Quarterly report pursuant to Section 13 or 15(d)


6 Months Ended
Jun. 30, 2015



FASB ASC Topic 820, Fair Value Measurements and Disclosures, established a single definition of fair value in generally accepted accounting principles and expanded disclosure requirements about fair value measurements. The provision applies to other accounting pronouncements that require or permit fair value measurements. We adopted the fair value provisions for financial assets and financial liabilities effective January 1, 2008. The adoption had a material impact on our consolidated financial position, results of operations or cash flows. We adopted fair value provisions for nonfinancial assets and nonfinancial liabilities effective January 1, 2009. This includes applying the fair value concept to (i) nonfinancial assets and liabilities initially measured at fair value in business combinations; (ii) reporting units or nonfinancial assets and liabilities measured at fair value in conjunction with goodwill impairment testing; (iii) other nonfinancial assets measured at fair value in conjunction with impairment assessments; and (iv) asset retirement obligations initially measured at fair value. The adoption of the fair value provisions of FASB ASC Topic 820 to nonfinancial assets and nonfinancial liabilities did not have a material impact on our consolidated financial position, results of operations or cash flows.


The fair value provisions include guidance on how to estimate the fair value of assets and liabilities in the current economic environment and reemphasizes that the objective of a fair value measurement remains an exit price. If we were to conclude that there has been a significant decrease in the volume and level of activity of the asset or liability in relation to normal market activities, quoted market values may not be representative of fair value and we may conclude that a change in valuation technique or the use of multiple valuation techniques may be appropriate.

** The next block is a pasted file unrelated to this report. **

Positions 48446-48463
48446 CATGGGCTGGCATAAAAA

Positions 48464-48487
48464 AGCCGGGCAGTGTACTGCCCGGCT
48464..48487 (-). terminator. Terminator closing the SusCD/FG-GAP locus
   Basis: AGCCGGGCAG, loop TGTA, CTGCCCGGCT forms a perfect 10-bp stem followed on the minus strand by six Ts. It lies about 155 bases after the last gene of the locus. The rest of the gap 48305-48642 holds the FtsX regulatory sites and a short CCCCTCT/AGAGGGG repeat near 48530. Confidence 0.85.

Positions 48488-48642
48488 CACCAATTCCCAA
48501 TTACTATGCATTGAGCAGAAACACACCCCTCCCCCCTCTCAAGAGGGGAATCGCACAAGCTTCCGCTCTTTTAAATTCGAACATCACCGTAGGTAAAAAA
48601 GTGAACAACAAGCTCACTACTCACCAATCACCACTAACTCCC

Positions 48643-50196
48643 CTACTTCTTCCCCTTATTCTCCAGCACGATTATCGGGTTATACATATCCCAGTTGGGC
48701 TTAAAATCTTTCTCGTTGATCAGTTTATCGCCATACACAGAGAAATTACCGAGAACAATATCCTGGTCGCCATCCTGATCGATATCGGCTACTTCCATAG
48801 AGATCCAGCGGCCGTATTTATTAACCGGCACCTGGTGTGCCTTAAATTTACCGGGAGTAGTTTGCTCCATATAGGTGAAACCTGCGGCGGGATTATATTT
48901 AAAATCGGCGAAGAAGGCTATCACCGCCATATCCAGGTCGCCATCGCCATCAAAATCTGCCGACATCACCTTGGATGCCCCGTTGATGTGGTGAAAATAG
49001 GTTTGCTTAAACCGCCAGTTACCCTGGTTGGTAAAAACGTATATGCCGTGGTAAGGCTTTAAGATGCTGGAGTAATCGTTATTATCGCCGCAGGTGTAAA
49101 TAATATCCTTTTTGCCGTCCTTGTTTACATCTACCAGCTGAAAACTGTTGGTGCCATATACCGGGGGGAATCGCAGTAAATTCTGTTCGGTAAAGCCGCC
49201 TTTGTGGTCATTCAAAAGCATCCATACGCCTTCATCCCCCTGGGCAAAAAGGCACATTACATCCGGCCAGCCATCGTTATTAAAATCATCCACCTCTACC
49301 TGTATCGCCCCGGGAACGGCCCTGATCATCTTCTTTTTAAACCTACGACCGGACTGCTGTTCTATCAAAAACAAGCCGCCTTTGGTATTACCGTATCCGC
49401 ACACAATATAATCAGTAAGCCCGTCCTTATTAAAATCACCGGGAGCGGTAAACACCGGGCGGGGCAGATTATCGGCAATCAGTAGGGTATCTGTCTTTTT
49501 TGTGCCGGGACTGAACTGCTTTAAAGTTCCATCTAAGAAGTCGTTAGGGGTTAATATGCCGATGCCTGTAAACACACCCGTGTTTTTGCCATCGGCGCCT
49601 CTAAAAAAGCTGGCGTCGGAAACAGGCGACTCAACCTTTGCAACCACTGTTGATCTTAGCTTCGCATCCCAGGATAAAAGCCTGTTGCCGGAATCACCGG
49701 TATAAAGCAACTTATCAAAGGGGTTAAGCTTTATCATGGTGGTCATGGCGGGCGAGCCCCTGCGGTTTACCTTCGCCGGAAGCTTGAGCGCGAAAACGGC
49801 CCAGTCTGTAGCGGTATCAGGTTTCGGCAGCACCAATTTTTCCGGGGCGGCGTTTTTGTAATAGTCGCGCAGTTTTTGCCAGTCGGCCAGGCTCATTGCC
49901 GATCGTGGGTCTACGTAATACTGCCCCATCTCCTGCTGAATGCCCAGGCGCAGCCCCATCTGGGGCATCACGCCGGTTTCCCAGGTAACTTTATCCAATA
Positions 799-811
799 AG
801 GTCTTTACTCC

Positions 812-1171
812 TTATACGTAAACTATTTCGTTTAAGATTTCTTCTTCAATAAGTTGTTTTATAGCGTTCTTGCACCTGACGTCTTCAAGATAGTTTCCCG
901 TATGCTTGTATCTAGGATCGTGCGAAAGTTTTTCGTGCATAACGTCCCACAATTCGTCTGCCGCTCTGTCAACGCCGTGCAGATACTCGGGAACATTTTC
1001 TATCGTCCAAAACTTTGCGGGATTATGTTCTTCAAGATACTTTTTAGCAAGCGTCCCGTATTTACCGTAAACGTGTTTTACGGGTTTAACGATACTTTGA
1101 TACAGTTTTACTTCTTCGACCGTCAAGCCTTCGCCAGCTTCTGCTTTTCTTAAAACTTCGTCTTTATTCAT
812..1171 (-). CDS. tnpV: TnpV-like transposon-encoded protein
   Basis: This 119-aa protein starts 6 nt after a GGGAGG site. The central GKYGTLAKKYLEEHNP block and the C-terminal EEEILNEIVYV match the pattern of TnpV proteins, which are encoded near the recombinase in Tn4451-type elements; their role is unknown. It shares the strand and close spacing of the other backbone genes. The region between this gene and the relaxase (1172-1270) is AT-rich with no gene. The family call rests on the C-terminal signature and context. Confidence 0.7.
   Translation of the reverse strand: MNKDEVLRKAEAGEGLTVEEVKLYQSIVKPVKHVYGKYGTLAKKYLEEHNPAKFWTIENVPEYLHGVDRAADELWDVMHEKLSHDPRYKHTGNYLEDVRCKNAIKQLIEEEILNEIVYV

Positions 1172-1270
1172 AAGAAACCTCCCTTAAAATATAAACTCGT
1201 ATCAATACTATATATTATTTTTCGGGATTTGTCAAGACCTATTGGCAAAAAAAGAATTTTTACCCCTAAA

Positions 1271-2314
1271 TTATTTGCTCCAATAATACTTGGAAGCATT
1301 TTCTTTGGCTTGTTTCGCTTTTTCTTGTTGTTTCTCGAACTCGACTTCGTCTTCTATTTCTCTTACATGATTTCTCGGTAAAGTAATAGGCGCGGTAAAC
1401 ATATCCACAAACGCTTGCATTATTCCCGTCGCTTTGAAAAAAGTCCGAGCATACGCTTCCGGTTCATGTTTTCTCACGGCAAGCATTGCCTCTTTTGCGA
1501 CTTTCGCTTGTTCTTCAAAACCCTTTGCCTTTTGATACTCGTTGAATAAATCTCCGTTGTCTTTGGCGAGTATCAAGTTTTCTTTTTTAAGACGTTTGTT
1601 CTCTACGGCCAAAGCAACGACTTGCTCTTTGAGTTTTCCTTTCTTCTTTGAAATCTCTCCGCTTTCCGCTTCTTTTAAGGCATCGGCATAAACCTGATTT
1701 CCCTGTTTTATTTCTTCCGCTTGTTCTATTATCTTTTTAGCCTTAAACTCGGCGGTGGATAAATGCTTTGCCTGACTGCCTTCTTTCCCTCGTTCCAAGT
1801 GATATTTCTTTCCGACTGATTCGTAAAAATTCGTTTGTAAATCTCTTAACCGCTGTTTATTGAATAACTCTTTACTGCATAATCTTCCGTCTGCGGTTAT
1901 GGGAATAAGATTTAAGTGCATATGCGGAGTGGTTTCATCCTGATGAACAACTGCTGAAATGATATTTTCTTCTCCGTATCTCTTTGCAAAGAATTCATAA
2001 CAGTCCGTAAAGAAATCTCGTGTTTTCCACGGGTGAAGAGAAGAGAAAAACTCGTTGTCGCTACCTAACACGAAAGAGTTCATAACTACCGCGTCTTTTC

The degree of judgment utilized in measuring the fair value of financial instruments generally correlates to the level of pricing observability. Pricing observability is affected by a number of factors, including the type of financial instrument, whether the financial instrument is new to the market, and the characteristics specific to the transaction. Financial instruments with readily available active quoted prices or for which fair value can be measured from actively quoted prices generally will have a higher degree of pricing observability and a lesser degree of judgment utilized in measuring fair value. Conversely, financial instruments rarely traded or not quoted will generally have less (or no) pricing observability and a higher degree of judgment utilized in measuring fair value.


FASB ASC Topic 820 established a hierarchal disclosure framework associated with the level of pricing observability utilized in measuring fair value. This framework defined three levels of inputs to the fair value measurement process and requires that each fair value measurement be assigned to a level corresponding to the lowest level input that is significant to the fair value measurement in its entirety. The three broad levels of inputs defined by the FASB ASC Topic 820 hierarchy are as follows:


• Level 1 Inputs—quoted prices (unadjusted) in active markets for identical assets or liabilities that the reporting entity has the ability to access at the measurement date;
• Level 2 Inputs—inputs other than quoted prices included within Level 1 that are observable for the asset or liability, either directly or indirectly. If the asset or liability has a specified (contractual) term, a Level 2 input must be observable for substantially the full term of the asset or liability; and
• Level 3 Inputs—unobservable inputs for the asset or liability. These unobservable inputs reflect the entity's own assumptions about the assumptions that market participants would use in pricing the asset or liability, and are developed based on the best information available in the circumstances (which might include the reporting entity's own data).


As of June 30, 2015, the carrying value of cash and cash equivalents, trade accounts receivables, accounts payable, accrued expenses and accrued interest approximates fair value due to the short-term nature of such instruments. The carrying value of other long-term liabilities approximates fair value as the related interest rates approximate rates currently available to the company. The following table summarizes the fair value of our financial assets and liabilities that are measured at fair value:


June 30, 2015
Total Fair Value

and Carrying Value  Fair Value Measurement Category
    on Balance Sheet     Level 1     Level 2     Level 3  
    (Dollars in thousands)  
Cash and cash equivalents   $ 192     $ 192     $ —     $ —  
Trade accounts receivable, net     34,842       34,842       —       —
Accounts payable     4,587       4,587       —       —
Accrued expenses including estimated fair value of contingent earn-out consideration     11,920       10,730       —       1,190
Accrued interest     49       49       —       —
Long term liabilities including estimated fair value of contingent earn-out consideration     1,115       29       —       1,086
Long-term debt     278,239       278,239       —       —
Fair value of interest rate swap     501       —       501       —